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This article is written by a student writer from the Her Campus at West Chester chapter.

In the TikTok era that we currently live in, you cannot escape from the constant flooding of media and content via the for you page. With this, comes the increased rate and speed of information sent to users. As time goes on and the attention span of users falters away, so does the quality of the content that is being spat out by content creators. But this content is not limited to your favorite influencers – it also goes for your favorite musical artists. 

A side effect of this that I see frequently increasing on TikTok and on social media in general, is the altering up of songs that are currently trending. What I mean is labels dropping songs that are slowed down or sped up, based on what users have made a trend. If a sped-up version of a new song is trending on TikTok, the chances are that within the week, the artists’ record label will release a sped-up version of the song on streaming services.

What usually happens is that the sped-up version will spread like wildfire more than the original version does. Before listeners can hear the original version of the song, they are exposed and enjoy the altered version of the song. Because of this, artists feel inclined to feature a sped-up version of their song, since hey, everyone enjoyed that version. But, doesn’t this just tarnish the entire principle of quality songwriting and quality song production?

I started realizing the true magnitude of this issue when Lil Yachty appeared on ‘A Safe Place’ podcast, where he told the tale of his experience with his songs being sped up. After discussing that the quality of music has been going downhill for a while now, he tells us that his label released sped-up versions of his latest single “A Cold Sunday” without his permission.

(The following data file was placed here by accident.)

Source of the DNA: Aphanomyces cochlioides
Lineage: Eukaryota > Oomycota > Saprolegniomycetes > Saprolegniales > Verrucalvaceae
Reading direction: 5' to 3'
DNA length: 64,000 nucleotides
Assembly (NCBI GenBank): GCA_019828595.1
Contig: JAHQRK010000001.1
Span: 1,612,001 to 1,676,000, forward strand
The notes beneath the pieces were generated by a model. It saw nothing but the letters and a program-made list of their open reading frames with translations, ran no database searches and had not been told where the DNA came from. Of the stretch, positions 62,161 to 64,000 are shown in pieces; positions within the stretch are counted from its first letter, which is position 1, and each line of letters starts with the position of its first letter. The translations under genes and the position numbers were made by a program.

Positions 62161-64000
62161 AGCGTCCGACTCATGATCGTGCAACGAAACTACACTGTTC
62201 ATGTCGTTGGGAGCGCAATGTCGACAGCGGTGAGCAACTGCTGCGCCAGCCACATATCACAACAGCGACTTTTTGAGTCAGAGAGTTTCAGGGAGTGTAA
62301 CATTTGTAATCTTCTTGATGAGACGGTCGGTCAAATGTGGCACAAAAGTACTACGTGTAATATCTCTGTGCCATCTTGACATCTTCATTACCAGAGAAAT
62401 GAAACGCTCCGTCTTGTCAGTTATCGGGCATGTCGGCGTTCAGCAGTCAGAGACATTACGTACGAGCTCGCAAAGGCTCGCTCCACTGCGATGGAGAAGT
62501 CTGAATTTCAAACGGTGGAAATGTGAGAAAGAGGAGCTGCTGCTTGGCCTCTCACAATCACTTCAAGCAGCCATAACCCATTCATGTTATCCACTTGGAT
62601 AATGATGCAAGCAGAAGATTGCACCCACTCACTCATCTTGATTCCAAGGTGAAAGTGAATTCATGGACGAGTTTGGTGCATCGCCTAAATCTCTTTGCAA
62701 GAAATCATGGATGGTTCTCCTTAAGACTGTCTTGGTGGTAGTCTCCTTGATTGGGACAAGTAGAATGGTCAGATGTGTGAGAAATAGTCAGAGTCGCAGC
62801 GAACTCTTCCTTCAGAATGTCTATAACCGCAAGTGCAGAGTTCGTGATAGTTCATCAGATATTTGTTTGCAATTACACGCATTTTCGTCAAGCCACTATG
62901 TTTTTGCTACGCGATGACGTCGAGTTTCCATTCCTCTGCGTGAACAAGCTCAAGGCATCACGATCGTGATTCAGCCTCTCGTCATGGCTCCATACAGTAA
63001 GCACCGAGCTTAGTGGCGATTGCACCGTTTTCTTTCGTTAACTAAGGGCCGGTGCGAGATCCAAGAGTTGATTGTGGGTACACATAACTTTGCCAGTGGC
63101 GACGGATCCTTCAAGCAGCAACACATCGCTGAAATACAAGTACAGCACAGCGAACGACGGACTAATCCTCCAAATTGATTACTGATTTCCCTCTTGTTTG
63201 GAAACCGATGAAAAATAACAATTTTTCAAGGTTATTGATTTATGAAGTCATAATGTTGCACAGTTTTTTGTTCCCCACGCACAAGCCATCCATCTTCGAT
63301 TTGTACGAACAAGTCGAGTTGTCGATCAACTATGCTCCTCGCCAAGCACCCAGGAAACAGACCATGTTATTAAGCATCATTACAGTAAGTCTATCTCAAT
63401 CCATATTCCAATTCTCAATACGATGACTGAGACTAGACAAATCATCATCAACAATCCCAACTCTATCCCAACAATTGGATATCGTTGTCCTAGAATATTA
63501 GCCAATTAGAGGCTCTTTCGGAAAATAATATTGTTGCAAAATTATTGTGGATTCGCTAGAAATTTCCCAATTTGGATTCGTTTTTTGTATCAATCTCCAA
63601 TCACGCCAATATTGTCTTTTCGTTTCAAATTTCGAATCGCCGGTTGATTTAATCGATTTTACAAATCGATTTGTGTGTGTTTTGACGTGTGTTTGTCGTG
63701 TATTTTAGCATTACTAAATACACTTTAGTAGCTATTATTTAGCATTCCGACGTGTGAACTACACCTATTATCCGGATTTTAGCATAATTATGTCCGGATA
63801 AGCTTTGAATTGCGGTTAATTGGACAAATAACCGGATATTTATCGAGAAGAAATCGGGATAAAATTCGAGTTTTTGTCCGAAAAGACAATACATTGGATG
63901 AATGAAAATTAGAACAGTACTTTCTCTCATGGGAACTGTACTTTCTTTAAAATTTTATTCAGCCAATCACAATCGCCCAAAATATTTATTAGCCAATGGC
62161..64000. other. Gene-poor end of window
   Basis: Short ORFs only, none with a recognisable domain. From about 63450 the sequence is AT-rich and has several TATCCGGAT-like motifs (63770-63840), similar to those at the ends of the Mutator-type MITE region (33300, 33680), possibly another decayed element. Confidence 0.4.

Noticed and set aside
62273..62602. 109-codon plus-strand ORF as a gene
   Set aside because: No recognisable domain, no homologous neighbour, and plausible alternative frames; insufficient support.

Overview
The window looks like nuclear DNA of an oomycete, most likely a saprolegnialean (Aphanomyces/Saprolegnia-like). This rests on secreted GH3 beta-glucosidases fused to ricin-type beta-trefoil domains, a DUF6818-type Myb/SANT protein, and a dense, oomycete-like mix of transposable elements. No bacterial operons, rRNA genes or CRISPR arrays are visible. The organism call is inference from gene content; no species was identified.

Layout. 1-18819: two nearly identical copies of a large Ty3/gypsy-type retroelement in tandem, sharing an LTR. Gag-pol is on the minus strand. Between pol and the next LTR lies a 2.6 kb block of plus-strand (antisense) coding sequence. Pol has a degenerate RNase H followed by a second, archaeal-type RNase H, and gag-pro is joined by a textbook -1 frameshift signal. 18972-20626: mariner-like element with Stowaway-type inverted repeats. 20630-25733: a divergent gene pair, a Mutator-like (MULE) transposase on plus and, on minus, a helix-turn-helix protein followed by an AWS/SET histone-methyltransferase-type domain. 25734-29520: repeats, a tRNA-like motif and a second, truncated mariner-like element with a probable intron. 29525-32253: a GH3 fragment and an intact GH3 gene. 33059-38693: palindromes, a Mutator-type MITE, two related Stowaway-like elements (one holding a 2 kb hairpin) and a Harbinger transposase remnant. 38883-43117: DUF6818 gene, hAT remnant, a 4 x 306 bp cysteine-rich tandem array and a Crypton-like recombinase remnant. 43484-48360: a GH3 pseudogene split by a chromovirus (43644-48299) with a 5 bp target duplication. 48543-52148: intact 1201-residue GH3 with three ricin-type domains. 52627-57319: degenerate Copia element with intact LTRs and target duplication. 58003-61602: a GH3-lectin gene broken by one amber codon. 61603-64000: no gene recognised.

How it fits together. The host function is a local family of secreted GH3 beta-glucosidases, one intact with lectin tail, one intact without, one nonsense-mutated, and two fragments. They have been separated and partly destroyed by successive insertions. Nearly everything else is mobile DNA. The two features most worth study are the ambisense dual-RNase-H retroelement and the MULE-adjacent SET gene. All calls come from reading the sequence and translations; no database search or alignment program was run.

“I was so embarassed.”

Lil Yachty noted on ‘A Safe Place’ Podcast.

“I was making fun of people, and I was one of the people they did it to.” Yachty said. He quickly reached out to his label and made it extremely clear that he did not want this happening to his songs. 

He says it better than I will, so I’ll let you read his reaction here: https://www.instagram.com/p/C5Vvv5IuCx8/?utm_source=ig_web_copy_link&igsh=MzRlODBiNWFlZA== 

It’s clear that the intention of putting sped-up versions of songs is a money grab. But what does this mean for the quality of music in the future, to Lil Yachty’s point? 

TikTok has completely altered the way that artists promote their music, and just generally produce their music. The creation of music in recent years includes one standard: was this a song that was simply made to trend on TikTok? And the answer is yes, some songs feel that they were created for this very purpose.

There is not a clear-cut way to fix this problem. TikTok is one of the most popular social media applications on the internet right now, and the damage it has created will probably not be reversed. 

But for now, all I can say is to consider Lil Yachty’s words: “STOP DA LAME LABEL SH*T”. 

Olivia Karczewski

West Chester '26

Olivia Karczewski is a sophomore at West Chester University working towards her bachelor’s degree in media and culture and earning a minor in journalism. In her free time, she likes to read as well as listen to (tons) of music. She loves to yap about Dominic Fike, what she's currently reading, or last nights hockey game.